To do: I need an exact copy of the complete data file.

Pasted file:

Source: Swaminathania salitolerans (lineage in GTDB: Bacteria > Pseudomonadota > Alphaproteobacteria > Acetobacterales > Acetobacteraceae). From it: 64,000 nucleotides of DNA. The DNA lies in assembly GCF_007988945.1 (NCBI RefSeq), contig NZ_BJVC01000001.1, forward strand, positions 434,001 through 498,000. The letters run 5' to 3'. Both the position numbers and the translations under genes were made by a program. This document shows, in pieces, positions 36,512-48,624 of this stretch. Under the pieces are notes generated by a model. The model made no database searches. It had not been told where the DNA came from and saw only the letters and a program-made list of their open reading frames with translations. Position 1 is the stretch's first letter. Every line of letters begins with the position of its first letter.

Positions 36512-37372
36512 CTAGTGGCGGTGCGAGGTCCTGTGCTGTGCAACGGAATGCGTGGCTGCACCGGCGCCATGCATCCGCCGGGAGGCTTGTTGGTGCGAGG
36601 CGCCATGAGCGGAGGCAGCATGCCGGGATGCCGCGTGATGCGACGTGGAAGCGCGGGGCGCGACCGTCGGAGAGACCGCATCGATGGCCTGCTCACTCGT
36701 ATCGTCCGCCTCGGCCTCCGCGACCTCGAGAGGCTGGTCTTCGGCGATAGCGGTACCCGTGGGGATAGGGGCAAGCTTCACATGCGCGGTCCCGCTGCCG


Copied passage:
Source: Swaminathania salitolerans (lineage in GTDB: Bacteria > Pseudomonadota > Alphaproteobacteria > Acetobacterales > Acetobacteraceae). From it: 64,000 nucleotides of DNA. The DNA lies in assembly GCF_007988945.1 (NCBI RefSeq), contig NZ_BJVC01000001.1, forward strand, positions 434,001 through 498,000. The letters run 5' to 3'. Both the position numbers and the translations under genes were made by a program. This document shows, in pieces, positions 36,512-48,624 of this stretch. Under the pieces are notes generated by a model. The model made no database searches. It had not been told where the DNA came from and saw only the letters and a program-made list of their open reading frames with translations. Position 1 is the stretch's first letter. Every line of letters begins with the position of its first letter.

Positions 36512-37372
36512 CTAGTGGCGGTGCGAGGTCCTGTGCTGTGCAACGGAATGCGTGGCTGCACCGGCGCCATGCATCCGCCGGGAGGCTTGTTGGTGCGAGG
36601 CGCCATGAGCGGAGGCAGCATGCCGGGATGCCGCGTGATGCGACGTGGAAGCGCGGGGCGCGACCGTCGGAGAGACCGCATCGATGGCCTGCTCACTCGT
36701 ATCGTCCGCCTCGGCCTCCGCGACCTCGAGAGGCTGGTCTTCGGCGATAGCGGTACCCGTGGGGATAGGGGCAAGCTTCACATGCGCGGTCCCGCTGCCG